GNB 2.101

May 2, 2023


After this I looked, and there before me was a door standing open in heaven. And the voice I had first heard speaking to me like a trumpet said, “Come up here, and I will show you what must take place after this.”(Revelation 4.1)


Following the pattern suggested yesterday as we take in summary form the words given to the seven churches in Asia Minor, I highlighted what would have been seven “cold” words. They would be “cold” only in that they represent the hardening of the heart of the believer against doing what is right, good and appropriate to completing the will of God on earth. In modern terms, “cold” would indicate harsh, critical and judgmental. I suppose that definition would work, too, because Jesus was calling each church and the churches as a whole into accountability. The “cold” words represented the negative aspects. The “hot” words would then represent the positive aspects. They would be the reflections of what each community of faith was doing that promoted faithfulness, righteousness and a holding fast “to their first love.” Today, I want to highlight those seven words so that the paradigm for “what comes next” may be better understood. I think today, we fall a bit short in our understanding of hot and lukewarm. In comparison to the “cold we want to avoid” lukewarm may seem hot but it is not. And for many, spiritually speaking, cold is more embraced than even lukewarm because of that false understanding. Those who study the brain and the psyche point out that humans have a penchant for focusing on the negative. Such a focus projects judgmentalism to the point of violence. Honestly, how many of us yell at the television news broadcast because there is so much attention given to the “bad” news? But, it sells! Misery loves company. God is not a fan of misery but He certainly desires our company. So, let’s focus more on what was good in those communities and set them as benchmarks for our own behaviors.

What is “hot” or acceptable in each community:

Ephesus: “I know that you cannot tolerate wicked people. You have tested those who claim to be apostles, but are not, and have found them to be false. You have persevered and have endured hardships for My name, and have not grown weary.”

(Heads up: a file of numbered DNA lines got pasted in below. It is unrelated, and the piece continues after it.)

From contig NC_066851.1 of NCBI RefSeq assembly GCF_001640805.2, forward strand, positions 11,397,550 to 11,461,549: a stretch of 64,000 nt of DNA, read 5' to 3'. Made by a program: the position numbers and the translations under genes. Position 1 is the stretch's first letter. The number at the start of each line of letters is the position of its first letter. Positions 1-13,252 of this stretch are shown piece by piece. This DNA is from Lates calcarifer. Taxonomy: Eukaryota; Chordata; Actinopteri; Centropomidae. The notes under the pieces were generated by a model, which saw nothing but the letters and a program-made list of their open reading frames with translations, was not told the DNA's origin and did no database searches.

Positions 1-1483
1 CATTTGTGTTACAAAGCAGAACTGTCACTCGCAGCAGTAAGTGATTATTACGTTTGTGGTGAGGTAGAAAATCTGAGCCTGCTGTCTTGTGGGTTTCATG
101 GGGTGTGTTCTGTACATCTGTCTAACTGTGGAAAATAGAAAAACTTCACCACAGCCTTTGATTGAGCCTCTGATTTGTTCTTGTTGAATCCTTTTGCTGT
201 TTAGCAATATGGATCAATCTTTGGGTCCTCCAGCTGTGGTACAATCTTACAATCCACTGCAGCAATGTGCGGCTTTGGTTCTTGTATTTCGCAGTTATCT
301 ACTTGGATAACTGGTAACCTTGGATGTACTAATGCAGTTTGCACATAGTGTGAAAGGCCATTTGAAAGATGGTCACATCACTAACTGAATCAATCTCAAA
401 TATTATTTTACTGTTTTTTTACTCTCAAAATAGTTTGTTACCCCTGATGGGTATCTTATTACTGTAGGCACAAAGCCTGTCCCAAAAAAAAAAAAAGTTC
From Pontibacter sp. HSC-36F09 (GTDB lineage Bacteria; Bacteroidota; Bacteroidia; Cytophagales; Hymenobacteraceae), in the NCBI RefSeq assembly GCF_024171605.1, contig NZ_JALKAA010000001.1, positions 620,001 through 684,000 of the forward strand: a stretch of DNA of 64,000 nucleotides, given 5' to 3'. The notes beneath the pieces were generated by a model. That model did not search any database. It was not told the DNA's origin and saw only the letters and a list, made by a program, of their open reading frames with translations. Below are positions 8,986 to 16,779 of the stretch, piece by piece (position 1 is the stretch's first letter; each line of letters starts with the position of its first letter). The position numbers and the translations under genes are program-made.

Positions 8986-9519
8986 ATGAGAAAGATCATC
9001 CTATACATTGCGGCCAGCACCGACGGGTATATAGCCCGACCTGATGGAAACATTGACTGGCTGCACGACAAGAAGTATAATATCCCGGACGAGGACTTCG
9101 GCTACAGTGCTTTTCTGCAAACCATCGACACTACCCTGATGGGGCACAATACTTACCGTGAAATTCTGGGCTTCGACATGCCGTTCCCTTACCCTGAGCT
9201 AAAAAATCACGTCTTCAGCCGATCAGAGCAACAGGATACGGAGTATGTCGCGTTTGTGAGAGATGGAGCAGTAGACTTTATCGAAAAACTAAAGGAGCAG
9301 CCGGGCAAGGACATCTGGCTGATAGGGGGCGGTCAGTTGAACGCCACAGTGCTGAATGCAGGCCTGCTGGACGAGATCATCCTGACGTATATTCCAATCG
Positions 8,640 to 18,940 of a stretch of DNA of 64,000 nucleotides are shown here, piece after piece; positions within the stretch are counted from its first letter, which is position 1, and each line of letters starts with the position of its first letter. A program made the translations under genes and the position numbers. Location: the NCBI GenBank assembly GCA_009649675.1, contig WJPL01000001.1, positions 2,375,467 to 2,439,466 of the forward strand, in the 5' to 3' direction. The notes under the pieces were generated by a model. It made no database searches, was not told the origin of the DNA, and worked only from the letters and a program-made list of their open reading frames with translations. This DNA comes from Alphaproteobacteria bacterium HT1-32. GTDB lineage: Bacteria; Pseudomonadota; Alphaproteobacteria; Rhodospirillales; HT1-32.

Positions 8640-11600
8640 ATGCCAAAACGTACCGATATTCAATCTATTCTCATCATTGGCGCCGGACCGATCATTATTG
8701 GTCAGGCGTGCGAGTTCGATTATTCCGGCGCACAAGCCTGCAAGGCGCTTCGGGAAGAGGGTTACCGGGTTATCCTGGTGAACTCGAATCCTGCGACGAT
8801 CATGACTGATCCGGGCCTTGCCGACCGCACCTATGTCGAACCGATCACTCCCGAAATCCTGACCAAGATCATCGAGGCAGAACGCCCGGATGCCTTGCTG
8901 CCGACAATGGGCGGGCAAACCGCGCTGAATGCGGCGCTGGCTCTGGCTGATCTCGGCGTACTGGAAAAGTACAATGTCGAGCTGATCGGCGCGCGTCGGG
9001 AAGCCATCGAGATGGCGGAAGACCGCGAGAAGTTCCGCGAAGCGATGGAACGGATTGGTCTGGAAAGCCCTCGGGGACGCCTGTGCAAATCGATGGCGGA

Smyrna: “I know your afflictions and your poverty—yet you are rich!” Sometimes it is true that our greatest weakness may actually be our greatest strength. While those in Sardis may have focused on their strife and poverty forgetting they are rich in faith; they are indeed rich by faith and made strong by their belief in Jesus as the Christ. Defining themselves by the terms of the world, which was happening by their enemies who spoke against them, would be turned around if they remembered to define themselves by the terms of the Kingdom.

Pergamum: “You did not renounce your faith in me, not even in the days of Antipas, my faithful witness, who was put to death in your city—where Satan lives.” When the going got tough, the tough didn’t go anywhere. They made their stand.

Thyatira: “I know your deeds, your love and faith, your service and perseverance, and that you are now doing more than you did at first.” The parable of the pounds/talents would fit nicely here as those in this community took what was given to them and invested it for the purpose of allowing God to increase it even more so that more could be done.

Sardis: “Yet you have a few people in Sardis who have not soiled their clothes. They will walk with me, dressed in white, for they are worthy.” Jesus wasn’t speaking of their literal robes and cloaks. Rather, he was talking about their “spiritual armor” which protected their heart, mind, soul and spirit. They did not surrender their will nor their conscience.

Philadelphia: “Since you have kept my command to endure patiently, I will also keep you from the hour of trial that is going to come on the whole world to test the inhabitants of the earth.” Hard work, good work, has its own rewards. Those in Philadelphia refused to lose the victory that had been won for them in Jesus Christ.

Laodicea: So, is there a positive word about anything happening in Laodicea? If there is it would be “Behold, I stand at the door and knock.” The positive is that Christ has not given up on them. He still affords them the opportunity to choose the right direction for their lives. Jesus is the positive influence and affluence which makes living in this world palatable. Choosing Him means choosing authentic, valued, worthy and eternal life.

Mighty ones of God, do we find these “hot” and “positive” attributes among us? Are we investing in them and building them up in ourselves and in one another? Are we working together to maintain the positive focus in desperate times? Are we preparing to rise up as with wings of an eagle, to run and not grow faith, to walk and not grow weary? Jesus never promised life in this world would be easy. Jesus said it would be challenging because we choose to believe in Him and follow Him all the days of our lives. But, He did promise benefits, rewards and securities to those who would maintain their first love and accept Him who stands at every door and knocks. Some in this world and all in the world yet to come: the Kingdom of God on earth as it is in Heaven.

Before we move on to “what comes next,” let’s make sure we know those benefits He has made available to us. That will be tomorrow’s reflection. Until then, shalom.


You are our God and we shall be Your people in spirit and in truth. Continue to dwell among us and clothe us with what is fitting and good that Your will be done and our will be Your will done on earth as it is in Heaven. In Jesus’ name we live, serve and pray. AMEN.

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